As an aspiring radiation oncologist, what originally drew me to the field is its investment in scientific research. My name is Jeffrey Peacock, and I am a visiting 4th year student from UCF who is working in Jake’s lab for the first 2 months of 2016. I am excited to work on some really cool projects that Jake has started. I have spent a few years in a wetlab, both during undergrad and before and during medical school, performing genetic engineering on bacteria and yeast to produce commodity chemicals. One experiment that I designed was a directed evolution study to increase turnover of a bottlenecked enzyme in a metabolic pathway. I have always been fascinated with using mother nature to our advantage in the laboratory, especially when curing cancer is the goal.  When I heard a talk given by Jake at Moffitt during an away rotation for radiation oncology in mid-2015, I knew he was doing some really exciting work that I was interested in doing and that was tangentially similar to work I had done in the past. We spoke briefly after his talk and threw around the idea of me returning during January and February to work in his lab. After meeting with Jake a few times, everything fell into place, and I am on board to start doing research with Jake for the next 2 months.

Although 2 months is not a long time to spend in a wetlab, I am excited to begin a handful of projects that will hopefully produce impactful data. Jake was the first to introduce me to the concept of mapping evolutionary landscapes. A paper published in Science in 2006 showed that there exist certain pathways that populations take in order to evolve to handle a selective pressure (see Once these landscapes are mapped, they can be used to steer populations along certains paths, such as a path that leads cancer cells to be sensitive to a drug (see Figure 1). In order to begin creating these maps, cancer cell lines need to be evolved to gain resistance to various drugs. My active role in this project will be performing radiation sensitivity and genetic assays on these cancer cell lines at different time points during their evolution against various chemotherapy drugs (see Figure 4). The idea is to gain insight into temporal changes cancer cells experience when exposed to chemotherapy drugs and to determine if there are key time points when synergism between chemo and radiation are at its best and its worst.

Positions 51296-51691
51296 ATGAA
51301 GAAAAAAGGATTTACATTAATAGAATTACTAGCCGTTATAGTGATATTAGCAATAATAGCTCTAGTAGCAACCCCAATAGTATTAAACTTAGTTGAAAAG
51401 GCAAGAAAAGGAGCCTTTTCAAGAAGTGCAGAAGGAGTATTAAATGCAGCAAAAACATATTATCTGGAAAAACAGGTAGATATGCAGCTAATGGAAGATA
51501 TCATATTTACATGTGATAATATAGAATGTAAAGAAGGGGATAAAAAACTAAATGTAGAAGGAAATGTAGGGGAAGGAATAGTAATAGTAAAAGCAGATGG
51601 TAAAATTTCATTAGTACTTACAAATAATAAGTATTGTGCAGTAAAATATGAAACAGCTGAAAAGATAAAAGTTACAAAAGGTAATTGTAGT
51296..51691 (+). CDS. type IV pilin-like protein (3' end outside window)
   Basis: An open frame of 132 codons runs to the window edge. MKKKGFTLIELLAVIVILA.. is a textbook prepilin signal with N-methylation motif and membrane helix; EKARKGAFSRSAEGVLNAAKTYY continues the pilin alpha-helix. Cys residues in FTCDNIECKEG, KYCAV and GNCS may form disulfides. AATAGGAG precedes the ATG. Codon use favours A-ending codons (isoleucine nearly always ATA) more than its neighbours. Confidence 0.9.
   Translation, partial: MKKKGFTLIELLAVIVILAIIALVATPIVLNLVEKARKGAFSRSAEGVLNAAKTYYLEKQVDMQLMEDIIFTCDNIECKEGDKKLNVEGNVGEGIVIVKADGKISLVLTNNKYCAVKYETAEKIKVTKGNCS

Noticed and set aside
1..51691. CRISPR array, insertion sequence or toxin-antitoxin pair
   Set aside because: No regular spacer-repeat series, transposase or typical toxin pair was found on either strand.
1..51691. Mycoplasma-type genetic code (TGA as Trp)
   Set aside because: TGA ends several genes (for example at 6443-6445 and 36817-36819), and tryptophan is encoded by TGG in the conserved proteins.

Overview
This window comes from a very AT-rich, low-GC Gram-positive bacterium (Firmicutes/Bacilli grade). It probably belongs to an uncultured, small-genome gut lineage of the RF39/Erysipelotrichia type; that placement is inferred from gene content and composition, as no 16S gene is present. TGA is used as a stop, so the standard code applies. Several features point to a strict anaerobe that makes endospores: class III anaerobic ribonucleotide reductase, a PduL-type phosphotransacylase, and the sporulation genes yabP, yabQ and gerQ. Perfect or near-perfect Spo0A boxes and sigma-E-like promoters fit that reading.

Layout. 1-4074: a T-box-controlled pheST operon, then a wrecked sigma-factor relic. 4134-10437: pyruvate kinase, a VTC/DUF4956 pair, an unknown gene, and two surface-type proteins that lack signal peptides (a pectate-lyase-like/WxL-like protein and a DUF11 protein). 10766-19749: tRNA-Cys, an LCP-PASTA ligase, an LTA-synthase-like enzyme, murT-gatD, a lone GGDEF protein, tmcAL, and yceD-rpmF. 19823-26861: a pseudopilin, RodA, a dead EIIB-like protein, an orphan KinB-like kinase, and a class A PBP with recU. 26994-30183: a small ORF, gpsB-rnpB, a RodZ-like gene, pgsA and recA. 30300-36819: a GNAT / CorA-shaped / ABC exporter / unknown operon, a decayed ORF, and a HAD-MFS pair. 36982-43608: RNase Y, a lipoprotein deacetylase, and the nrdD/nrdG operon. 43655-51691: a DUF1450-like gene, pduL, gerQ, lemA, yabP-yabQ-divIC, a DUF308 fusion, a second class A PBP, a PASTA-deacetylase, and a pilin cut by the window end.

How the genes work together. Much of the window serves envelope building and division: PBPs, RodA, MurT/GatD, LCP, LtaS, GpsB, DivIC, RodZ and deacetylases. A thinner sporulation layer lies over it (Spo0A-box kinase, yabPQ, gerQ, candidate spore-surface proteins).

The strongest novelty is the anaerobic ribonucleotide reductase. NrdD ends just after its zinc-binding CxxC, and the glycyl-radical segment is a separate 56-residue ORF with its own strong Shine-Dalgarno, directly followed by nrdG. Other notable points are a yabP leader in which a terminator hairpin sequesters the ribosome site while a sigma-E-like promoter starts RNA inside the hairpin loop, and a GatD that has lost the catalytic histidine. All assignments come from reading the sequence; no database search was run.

The next project involves engineering non small cell lung cancer strains with common mutations that confer resistance to chemotherapy drugs to measure evolutionary landscape. Rather than relying on mother nature to create these mutations, I will be utilizing CRISPR/cas9 to perform common genomic edits on non small cell lung cancer strains to create resistance. These cell lines will then be used to infer evolutionary landscapes developed in prior evolutionary experiments and to create mathematical models to predict chemotherapy regimens that minimize resistance.
I remember being asked during my interviews for medical school the question of where I see myself in 5 years. I would answer that I imagined myself as a clinician who is actively involved in research. At the time, I did not know what type of clinician I wanted to be or what role I would play in research, but I knew that both aspects of medicine were necessary to satisfy my insatiable curiosity and my desire to help people directly. I can honestly say as I approach that 5 year mark that I am beginning to see my vision become a reality, and this beautiful marriage between scientist and clinician is more perfect than I could have ever hoped.

Jeff can be found on twitter at: @ggcancer898